A utility majority owned by Japan’s Mitsubishi has entered a pact to build a 220MW compressed air energy storage project in Germany.

Eneco, which the Japanese industrial giant snapped up in 2020 along with compatriot Chubu Electric Power, has signed a provisional agreement to jointly develop the project with long duration energy storage specialist Corre Energy.

The two Dutch companies have entered exclusive talks and expect to ink a final agreement in the coming months.

The deal also means Eneco, which owns onshore wind turbines in Germany, will secure the entire storage capacity under a long-term offtake agreement for the project.

As well as the 220MW energy storage facility the site will boast a 320MW turbine to convert the compressed air into electricity.

“This landmark agreement combines offtake, development and investment arrangements to propel our first German project while showcasing the demand for and deliverability of our [compressed air energy storage] solution to industry, authorities and investors alike”, said Keith McGrane, CEO of Corre Energy.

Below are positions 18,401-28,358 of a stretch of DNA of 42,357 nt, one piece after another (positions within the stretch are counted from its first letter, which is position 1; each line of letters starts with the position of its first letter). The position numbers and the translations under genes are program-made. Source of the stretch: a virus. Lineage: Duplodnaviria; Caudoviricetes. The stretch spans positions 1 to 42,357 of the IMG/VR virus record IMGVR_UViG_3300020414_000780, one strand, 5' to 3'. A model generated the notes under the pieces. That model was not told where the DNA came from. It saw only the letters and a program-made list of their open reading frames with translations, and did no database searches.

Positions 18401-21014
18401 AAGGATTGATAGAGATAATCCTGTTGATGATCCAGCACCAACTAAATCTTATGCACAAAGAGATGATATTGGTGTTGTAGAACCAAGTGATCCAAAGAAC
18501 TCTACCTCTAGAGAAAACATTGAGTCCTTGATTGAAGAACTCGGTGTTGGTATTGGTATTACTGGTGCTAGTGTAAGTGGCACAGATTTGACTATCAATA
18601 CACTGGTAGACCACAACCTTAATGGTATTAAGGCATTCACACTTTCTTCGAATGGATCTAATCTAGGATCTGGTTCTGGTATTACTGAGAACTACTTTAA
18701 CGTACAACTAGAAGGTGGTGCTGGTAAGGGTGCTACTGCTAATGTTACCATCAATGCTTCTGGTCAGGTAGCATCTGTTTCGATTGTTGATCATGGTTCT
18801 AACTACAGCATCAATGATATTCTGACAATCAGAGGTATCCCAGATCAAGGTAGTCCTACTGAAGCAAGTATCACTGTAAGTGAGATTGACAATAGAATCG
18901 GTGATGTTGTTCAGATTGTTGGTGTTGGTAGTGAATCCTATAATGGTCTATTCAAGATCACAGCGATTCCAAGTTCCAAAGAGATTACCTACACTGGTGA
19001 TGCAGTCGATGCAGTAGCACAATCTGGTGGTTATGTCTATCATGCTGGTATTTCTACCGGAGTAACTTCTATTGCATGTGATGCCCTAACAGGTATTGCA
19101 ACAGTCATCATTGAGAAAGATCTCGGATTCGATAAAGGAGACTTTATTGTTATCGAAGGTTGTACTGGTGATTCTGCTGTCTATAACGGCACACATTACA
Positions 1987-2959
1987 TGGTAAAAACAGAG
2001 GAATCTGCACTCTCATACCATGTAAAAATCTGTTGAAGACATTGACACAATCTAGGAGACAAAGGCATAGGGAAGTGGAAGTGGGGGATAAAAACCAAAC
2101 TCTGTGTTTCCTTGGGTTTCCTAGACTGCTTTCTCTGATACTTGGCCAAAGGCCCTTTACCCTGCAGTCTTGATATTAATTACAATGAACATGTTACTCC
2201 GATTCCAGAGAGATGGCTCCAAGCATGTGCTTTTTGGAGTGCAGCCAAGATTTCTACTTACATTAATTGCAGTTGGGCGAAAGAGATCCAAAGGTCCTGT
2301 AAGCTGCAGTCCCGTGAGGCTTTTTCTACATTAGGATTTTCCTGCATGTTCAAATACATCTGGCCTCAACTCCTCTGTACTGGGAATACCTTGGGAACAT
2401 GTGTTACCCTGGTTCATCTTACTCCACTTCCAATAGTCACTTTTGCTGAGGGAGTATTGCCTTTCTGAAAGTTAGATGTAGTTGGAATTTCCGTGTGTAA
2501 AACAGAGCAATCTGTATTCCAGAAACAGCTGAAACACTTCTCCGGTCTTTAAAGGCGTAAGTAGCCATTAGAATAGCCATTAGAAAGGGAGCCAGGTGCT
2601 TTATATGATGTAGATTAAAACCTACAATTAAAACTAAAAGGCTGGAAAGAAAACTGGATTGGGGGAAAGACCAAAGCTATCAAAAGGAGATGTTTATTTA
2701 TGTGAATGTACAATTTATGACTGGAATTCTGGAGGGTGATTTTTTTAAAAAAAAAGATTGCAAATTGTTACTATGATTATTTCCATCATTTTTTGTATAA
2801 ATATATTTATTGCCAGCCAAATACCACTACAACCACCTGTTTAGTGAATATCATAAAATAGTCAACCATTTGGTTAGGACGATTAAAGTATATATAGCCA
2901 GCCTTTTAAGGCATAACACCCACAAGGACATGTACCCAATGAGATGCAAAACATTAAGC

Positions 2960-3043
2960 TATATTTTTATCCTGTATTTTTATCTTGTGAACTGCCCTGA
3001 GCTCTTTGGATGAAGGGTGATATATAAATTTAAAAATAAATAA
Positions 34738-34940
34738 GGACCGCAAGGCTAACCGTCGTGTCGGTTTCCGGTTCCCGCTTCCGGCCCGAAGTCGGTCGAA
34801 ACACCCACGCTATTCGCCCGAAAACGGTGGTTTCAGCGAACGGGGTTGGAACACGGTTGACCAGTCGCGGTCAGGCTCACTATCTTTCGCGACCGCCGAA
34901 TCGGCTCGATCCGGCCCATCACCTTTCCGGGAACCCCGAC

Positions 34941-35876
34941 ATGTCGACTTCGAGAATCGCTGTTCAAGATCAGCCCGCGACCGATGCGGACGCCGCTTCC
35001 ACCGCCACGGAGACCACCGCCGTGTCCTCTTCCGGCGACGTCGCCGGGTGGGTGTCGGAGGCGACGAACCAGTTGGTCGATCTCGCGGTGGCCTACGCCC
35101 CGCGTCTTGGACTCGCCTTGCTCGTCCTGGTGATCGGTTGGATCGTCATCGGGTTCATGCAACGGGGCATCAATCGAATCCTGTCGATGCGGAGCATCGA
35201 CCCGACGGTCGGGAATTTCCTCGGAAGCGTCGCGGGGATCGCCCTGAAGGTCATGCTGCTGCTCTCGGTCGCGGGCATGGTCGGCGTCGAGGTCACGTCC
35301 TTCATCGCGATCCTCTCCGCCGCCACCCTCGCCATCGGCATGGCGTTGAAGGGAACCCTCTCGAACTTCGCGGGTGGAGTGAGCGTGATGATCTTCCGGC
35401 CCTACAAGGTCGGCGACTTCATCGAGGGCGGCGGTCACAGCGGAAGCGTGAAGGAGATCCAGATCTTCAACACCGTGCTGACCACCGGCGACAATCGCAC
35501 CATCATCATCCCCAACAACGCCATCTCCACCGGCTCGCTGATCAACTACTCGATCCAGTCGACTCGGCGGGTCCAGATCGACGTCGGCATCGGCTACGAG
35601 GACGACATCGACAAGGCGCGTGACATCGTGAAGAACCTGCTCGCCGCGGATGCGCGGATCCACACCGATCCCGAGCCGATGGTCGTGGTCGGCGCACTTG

The facility will be based around Ahaus, a town in the state of North Rhine-Westphalia near Germany’s border with the Netherlands.

Corre Energy said the site is “well located between increasing offshore wind power production in the north and the significant power consumption regions to the south.”

The compressed air facility will be sited close to planned green hydrogen infrastructure Photo: Eneco

It is close to the "future national hydrogen backbone grid," said Corre Energy, "and will complement the regional establishment of an industrial scale renewables-based green hydrogen value chain."

Hydrogen can be used to both compress the air at the CAES facility and provide power needed when the air is being converted back into electricity.

Corre Energy develops compressed air energy storage facilities in salt caverns. It has agreed to purchase four caverns for this project from Solvay, a multinational chemical company.

Solvay is still extracting salt from the caverns and the first one is due to be handed over to Corre Energy in 2027.

Corre Energy expects to use equipment from Siemens Energy following the launch of a collaboration between the companies in November.

The deal is Eneco’s second with Corre Energy following a 15-year offtake agreement for a project in the Netherlands, announced in 2022.